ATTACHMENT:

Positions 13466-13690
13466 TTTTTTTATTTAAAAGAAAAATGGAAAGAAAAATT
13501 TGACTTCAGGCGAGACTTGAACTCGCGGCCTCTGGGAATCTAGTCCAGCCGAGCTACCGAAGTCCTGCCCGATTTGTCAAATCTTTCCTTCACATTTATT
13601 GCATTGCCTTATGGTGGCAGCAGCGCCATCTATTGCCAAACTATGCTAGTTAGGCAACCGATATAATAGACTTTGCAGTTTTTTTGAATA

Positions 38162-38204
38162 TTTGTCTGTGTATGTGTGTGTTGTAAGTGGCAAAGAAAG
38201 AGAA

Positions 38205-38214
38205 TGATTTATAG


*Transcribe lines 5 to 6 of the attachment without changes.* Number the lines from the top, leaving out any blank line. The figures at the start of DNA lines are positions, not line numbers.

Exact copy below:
Positions 38162-38204
38162 TTTGTCTGTGTATGTGTGTGTTGTAAGTGGCAAAGAAAG